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Today: Trump Will See Lots of Love … for 'Papa Bush'

President Trump will attend the funeral of President George H.W. Bush, but he isn’t scheduled to speak.

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Trump Will See Lots of Love … for ‘Papa Bush’

President George H.W. Bush preached “a kinder, gentler nation” and practiced a kind of bipartisanship that hasn’t been seen in the White House since. Bush’s state funeral on Wednesday will feature a eulogy from his son, former President George W. Bush — but not from President Trump, who will watch the proceedings from a pew. It’s the first time a sitting president has not spoken at the memorial of a predecessor since 1973, when President Nixon didn’t eulogize Lyndon B. Johnson. But considering Trump rose to power in open mockery of the Bushes and everything they stood for, it’s no surprise he’s been left out.

More Politics

-- Prosecutors are expected in court today to recommend a sentence for former Trump national security advisor Michael Flynn, the only White House official to be charged in the Russia investigation. Their filing could shed light on how much assistance Flynn has provided to the inquiry.

-- Trump’s criticisms of the Russia investigation are so common, they no longer always register. But several presidential tweets about his former lawyer Michael Cohen and political advisor Roger Stone may have crossed a legal line.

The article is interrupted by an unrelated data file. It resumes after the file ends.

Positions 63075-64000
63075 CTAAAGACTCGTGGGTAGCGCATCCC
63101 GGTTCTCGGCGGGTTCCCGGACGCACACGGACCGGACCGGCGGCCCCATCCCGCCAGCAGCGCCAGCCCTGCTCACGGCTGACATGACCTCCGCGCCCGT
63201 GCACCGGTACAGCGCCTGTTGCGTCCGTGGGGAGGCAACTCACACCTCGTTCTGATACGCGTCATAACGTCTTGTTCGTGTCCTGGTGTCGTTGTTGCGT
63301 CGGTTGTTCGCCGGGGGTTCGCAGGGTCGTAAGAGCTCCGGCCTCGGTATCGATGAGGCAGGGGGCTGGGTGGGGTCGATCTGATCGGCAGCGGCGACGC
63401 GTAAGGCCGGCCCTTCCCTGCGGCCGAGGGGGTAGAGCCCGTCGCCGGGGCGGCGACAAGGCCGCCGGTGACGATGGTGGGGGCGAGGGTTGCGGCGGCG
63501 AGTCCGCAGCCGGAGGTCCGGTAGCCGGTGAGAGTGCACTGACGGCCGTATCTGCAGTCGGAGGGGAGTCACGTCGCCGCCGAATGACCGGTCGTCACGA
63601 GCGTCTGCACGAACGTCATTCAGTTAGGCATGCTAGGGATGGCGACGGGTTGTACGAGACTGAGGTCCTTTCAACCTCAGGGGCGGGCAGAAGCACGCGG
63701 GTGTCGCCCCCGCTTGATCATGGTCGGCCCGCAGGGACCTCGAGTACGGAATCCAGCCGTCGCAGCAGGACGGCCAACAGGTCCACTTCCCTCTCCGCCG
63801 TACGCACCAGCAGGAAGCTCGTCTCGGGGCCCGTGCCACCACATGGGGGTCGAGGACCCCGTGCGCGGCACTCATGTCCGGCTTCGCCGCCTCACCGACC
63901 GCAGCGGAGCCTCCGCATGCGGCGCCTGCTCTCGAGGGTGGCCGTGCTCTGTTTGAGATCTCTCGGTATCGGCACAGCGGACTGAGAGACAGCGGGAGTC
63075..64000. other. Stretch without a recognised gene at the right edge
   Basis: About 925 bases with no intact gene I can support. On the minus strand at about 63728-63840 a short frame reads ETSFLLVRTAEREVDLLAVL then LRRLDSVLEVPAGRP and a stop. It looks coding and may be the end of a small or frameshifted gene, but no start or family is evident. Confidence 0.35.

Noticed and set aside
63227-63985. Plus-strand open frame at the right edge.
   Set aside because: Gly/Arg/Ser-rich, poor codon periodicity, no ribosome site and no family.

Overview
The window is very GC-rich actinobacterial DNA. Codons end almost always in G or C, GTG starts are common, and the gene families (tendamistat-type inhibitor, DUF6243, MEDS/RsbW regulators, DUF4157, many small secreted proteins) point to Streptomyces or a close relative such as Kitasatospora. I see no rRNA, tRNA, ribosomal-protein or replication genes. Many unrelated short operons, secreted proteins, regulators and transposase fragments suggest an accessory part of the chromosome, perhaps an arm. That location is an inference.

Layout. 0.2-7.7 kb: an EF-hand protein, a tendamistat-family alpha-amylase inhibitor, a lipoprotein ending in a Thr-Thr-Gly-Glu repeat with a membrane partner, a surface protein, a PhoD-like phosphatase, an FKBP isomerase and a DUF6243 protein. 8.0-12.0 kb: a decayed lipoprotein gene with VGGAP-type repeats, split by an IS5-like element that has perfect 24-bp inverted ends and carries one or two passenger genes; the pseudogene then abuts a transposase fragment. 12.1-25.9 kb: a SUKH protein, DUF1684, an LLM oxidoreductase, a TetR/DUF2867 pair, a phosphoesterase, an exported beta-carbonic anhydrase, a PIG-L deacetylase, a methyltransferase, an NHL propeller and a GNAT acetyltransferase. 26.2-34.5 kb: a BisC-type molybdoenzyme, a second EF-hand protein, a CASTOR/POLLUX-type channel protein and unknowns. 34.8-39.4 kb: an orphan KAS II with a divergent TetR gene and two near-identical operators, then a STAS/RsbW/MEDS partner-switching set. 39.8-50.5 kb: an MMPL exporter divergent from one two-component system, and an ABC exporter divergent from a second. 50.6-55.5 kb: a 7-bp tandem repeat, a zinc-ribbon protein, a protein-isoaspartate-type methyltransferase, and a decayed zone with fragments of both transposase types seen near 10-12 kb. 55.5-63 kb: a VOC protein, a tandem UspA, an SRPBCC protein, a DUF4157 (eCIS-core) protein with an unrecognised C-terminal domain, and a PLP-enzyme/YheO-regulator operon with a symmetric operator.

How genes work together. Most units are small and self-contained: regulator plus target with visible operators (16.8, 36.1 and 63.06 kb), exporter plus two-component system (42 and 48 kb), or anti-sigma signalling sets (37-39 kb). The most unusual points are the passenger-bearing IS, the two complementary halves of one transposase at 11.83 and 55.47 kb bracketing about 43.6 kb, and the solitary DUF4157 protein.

-- About those auto tariffs: Trump’s top economic advisors pushed back on his claim that China has agreed to eliminate them on U.S. imports, saying no such agreement had been struck.

-- With Bush’s funeral this week and deep division over funding for border security, Congress is moving to push back Friday’s government shutdown deadline until Dec. 21. Yes, that’s right before Christmas.

Meanwhile, Back at Tejon Ranch …

For two decades, the proposed Centennial development at Tejon Ranch northwest of L.A. has been discussed, debated and litigated. Now, with the project set to come before the L.A. County Board of Supervisors one week from today, fresh concerns are being raised about its safety after a series of devastating wildfires hit California. The master-planned community would sit squarely within “high” and “very high” fire hazard severity zones. Representatives for the developers say they have taken the hazards into account and that modern building and safety practices can significantly reduce the risks.

Netflix Gives a Nod to Traditionalists

Netflix has built a business around doing things differently. But digital disruption is not the way to win an Oscar. In an effort to increase its chances of a best picture nomination, the company is showing Alfonso Cuaron’s critically acclaimed film “Roma” in theaters for three weeks before making it available online. That's a break from its usual practice of releasing films online and in theaters at the same time. Even so, theater owners aren’t happy; they prefer to have an exclusive window for three months.

101 More Reasons to Love L.A.

Pescado zarandeado in Inglewood. Chongqing noodles in San Gabriel. Deconstructed avocado toast in Culver City. As the late restaurant critic Jonathan Gold expounded upon in his reviews, Southern California is a place of possibility. It’s in that spirit our Food section staff put together this year’s list of 101 Restaurants We Love, which is available now to subscribers and in print on Saturday. Using Gold’s final 101 list as a guide, Jenn Harris, Andrea Chang and Amy Scattergood scoured the L.A. area for a selection that builds on his legacy.

FROM THE ARCHIVES